Selenium and liver cancer: the Qidong study results

China is a country with many selenium-poor regions. The people living in these regions have paid the price with high rates of heart disease, bone disease, and various forms of cancer. Selenium supplementation has proven beneficial in China.

Some 50 years ago now, Chinese researchers began to understand the health risks associated with low selenium status.  Cross-sectional studies showed an association between low selenium concentrations in cereal grains, the low selenium status of local citizens, and the incidence of Keshan disease, a heart disease with high death rates.  The administration of selenium supplements in intervention studies resulted in significant reductions in the incidence of Keshan disease [Chen 2012].  Selenium status is one of the main factors contributing to the development of Keshan disease.

Selenium and Kashin-Beck disease
Not long afterwards, Chinese researchers realized that Kashin-Beck disease, a disease of the bone, is prevalent in regions of China and Tibet that are poor in selenium.  The researchers saw that a deficiency of selenium and iodine was a common factor Kashin-Beck disease regions [Yao 2011].

Supplementation with selenium and iodine produced positive results in most regions with previously high rates of Kashin-Beck disease. However, there were a few smaller regions in which the supplementation with selenium and iodine could not totally eliminate the disease.  There may be additional factors at work in the development of the disease beyond inadequate selenium and iodine status [Yao 2011].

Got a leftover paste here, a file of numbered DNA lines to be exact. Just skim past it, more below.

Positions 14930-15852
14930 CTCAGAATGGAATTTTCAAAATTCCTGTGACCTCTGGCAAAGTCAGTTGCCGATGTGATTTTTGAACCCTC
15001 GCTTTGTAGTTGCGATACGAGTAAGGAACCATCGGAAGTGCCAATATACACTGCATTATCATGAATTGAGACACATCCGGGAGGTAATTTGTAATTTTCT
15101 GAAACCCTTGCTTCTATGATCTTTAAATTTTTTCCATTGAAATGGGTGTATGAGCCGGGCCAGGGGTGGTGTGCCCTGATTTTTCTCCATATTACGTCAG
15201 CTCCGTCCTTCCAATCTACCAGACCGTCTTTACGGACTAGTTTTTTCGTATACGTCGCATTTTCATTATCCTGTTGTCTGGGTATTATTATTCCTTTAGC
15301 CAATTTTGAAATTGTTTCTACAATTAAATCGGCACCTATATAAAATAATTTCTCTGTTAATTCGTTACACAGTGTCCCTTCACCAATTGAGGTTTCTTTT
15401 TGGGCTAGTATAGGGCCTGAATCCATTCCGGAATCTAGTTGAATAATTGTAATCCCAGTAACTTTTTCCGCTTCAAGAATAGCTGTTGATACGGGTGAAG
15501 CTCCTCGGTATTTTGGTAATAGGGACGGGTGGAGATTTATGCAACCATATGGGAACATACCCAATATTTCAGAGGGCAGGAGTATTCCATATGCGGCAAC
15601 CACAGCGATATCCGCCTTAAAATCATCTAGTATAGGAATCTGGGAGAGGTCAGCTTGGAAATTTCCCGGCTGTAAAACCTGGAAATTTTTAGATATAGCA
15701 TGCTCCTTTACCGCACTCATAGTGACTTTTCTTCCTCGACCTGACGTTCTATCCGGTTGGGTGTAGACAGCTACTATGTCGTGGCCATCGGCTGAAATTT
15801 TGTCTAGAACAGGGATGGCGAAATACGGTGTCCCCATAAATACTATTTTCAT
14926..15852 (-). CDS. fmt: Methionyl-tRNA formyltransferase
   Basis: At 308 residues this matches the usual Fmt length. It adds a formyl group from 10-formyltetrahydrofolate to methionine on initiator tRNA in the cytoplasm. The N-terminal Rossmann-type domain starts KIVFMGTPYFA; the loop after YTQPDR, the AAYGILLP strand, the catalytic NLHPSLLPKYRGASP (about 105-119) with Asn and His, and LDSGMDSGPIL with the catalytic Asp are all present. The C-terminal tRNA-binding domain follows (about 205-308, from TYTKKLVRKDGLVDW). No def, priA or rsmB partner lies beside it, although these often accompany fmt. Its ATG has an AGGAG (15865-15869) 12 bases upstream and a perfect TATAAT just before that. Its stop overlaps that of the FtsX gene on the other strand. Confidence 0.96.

The Chinese researchers concluded that the role of selenium and iodine in preventing Kashin-Beck disease involves the role of selenium in antioxidant protection and maintenance of thyroid function [Yao 2011].

Selenium and cancer studies in China
Sometime later, after they had observed an association between low selenium intakes and Keshan disease and Kashin-Beck disease, Chinese researchers began to investigate the relationship between selenium deficiency and the risk of cancer.  In an earlier article on this website, we have looked at the results of the big National Cancer Institute studies conducted in Linxian province in China.

The data from the Linxian nutrition intervention studies showed that daily supplementation with a micronutrient combination of selenium and vitamin E and beta-carotene significantly reduced total mortality, total cancer mortality, and gastric cancer mortality [Blot].

The Qidong selenium treatment studies
In Qidong county north of Shanghai, researchers carried out randomized controlled studies similar to the Linxian nutrition intervention studies.  Qidong was known to be the region with the second highest rate of primary liver cancer in China.

The results of the Qidong studies showed that daily supplementation with 200 micrograms of selenized yeast tablets for a four-year period was associated with significantly reduced risk of death from primary liver cancer.

After cessation of the treatment with high-selenium yeast supplements, the cancer incidence rate climbed back up to the pre-selenium treatment level [Yu 1997].